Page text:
Another critical challenge is the cost. “As faculty members, we can build costs into the grants we write, but this can be a challenge for students. So the need for institutional funding, infrastructure, and resources to elevate open access and awareness of it” is paramount, stated Dr Carpenter-Song, thanking the Dartmouth Libraries for stewarding the current Open Access Fund, which helps to mitigate some of these issues.

For Dr Mason, paying publication fees without institutional support is the greatest challenge. “My general research agenda involves developing teaching methodologies that don’t cost anything. Because of that, I often don't get grant funding, which makes paying for publication fees challenging. I want my work to be available and equitably accessible to everybody. But Dartmouth needs to provide the financial support to advance our work.”

Faculty member Dr George O’Toole attended the panel discussion and shared his experience and concerns.

"It used to cost $5,000 a year [to publish with Open Access], and now it costs $50,000. That $45,000 gap could cover a year's employment of a researcher. Dartmouth needs to step up and pay the fees for Open Access. Also, why not have academic institutions come together and create agreements with publishers to have stronger bargaining power and ensure the publishers meet our needs” - and not vice versa?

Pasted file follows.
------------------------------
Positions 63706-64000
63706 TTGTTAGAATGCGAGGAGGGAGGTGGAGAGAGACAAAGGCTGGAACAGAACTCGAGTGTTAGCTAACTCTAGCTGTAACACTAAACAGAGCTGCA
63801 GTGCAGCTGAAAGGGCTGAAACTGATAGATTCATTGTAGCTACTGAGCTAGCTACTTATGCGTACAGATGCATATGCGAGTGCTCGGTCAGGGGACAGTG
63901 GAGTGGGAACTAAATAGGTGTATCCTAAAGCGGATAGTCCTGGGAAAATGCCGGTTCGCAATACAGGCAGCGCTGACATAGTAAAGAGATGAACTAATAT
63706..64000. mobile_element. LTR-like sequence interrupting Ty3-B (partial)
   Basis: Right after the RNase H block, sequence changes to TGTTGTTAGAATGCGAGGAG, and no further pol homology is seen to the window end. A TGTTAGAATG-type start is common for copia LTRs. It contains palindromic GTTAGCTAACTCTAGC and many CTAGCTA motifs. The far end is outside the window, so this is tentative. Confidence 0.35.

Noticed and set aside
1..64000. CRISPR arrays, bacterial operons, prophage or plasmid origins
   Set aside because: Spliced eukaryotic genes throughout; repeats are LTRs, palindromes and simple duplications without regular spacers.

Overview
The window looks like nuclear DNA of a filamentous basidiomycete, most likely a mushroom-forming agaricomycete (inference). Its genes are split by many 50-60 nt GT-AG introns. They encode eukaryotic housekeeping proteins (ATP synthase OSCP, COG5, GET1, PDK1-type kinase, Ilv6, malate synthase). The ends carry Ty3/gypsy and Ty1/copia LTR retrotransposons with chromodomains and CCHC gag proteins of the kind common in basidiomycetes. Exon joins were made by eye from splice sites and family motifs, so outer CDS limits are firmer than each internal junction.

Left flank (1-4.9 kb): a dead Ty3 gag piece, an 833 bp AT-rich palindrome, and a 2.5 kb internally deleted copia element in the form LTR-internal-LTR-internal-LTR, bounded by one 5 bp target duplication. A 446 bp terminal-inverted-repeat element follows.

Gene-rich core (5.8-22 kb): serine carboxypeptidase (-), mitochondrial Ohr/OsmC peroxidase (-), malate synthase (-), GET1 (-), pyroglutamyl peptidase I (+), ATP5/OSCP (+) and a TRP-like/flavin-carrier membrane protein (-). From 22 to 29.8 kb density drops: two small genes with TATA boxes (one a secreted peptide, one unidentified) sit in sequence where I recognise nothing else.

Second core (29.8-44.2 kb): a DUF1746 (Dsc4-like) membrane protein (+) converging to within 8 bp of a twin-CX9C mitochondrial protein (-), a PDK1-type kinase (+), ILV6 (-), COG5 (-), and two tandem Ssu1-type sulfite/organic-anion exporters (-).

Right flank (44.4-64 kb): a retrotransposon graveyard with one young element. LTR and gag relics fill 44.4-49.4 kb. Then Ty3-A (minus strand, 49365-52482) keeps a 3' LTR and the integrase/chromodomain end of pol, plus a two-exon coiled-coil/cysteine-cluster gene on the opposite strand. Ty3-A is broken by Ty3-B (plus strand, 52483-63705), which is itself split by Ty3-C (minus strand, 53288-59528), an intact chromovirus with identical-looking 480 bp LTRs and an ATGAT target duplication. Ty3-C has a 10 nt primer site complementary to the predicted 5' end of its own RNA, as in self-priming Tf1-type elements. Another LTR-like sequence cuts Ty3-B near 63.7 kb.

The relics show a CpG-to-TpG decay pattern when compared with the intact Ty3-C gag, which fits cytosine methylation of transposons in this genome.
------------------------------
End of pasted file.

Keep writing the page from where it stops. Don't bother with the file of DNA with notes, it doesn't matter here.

The panelists all agreed that with the Libraries' help, they can better navigate the system, including helping them through the funding process. Michele took time to share that while librarians are also not attorneys, the Libraries are building out their educational offerings to help navigate researcher and author’s rights and make the “legalese” of publishing easier to understand. The Health Sciences and Biomedical Libraries will continue to offer education sessions and workshops on topics including copyright and authors’ rights. Additionally, team members from across the Dartmouth Libraries, including the Scholarly Communications Team, are available to meet with researchers to consult on identifying journals for publication that meet both author and reader needs.

As the session came to a close, Michele shared that this discussion was just the beginning of a much larger, important conversation about the future of Open Access for Geisel. 

When we’re discussing Open Access as a publishing methodology or even a philosophy for equity in access to information, it is important to recognize that all of the nuances are more complex than one week of events can solve. The Health Sciences and Biomedical Libraries are committed partners in navigating questions around publishing and beyond. - Michele Whitehead, Associate Director for Health Sciences and Biomedical Libraries

Collectively moving forward into action will help to overcome the challenges and unknowns about Open Access Publishing. Along with collaborating with Dartmouth to create meaningful interventions and solutions, the Libraries continue to help and support its researchers and partners. 

Connect with a Health Sciences and Biomedical Libraries librarian to learn more about Open Access Publishing. 

 

 

*photo courtesy of Dartmouth College / Robert Gill